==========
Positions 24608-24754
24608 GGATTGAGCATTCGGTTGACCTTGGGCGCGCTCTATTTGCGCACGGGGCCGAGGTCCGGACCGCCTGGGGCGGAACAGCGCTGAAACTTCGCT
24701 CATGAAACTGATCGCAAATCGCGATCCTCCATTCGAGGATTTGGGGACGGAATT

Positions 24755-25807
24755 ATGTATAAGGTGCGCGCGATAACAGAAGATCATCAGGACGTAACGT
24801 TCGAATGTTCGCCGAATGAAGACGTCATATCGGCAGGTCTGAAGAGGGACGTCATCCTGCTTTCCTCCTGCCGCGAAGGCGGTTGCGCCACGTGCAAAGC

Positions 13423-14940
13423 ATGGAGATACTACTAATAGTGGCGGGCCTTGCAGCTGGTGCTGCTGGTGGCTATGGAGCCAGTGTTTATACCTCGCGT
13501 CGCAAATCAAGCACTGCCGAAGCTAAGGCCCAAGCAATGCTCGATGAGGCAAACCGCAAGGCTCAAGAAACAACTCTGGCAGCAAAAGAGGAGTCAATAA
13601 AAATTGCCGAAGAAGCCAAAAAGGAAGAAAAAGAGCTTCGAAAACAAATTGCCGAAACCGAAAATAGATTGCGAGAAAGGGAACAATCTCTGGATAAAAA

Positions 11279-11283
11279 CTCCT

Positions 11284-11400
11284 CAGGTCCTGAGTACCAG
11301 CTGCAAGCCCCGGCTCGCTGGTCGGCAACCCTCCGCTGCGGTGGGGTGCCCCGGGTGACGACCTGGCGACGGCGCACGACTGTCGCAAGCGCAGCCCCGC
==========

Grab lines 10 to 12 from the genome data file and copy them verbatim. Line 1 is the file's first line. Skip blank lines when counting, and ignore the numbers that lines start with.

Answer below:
13601 AAATTGCCGAAGAAGCCAAAAAGGAAGAAAAAGAGCTTCGAAAACAAATTGCCGAAACCGAAAATAGATTGCGAGAAAGGGAACAATCTCTGGATAAAAA

Positions 11279-11283
11279 CTCCT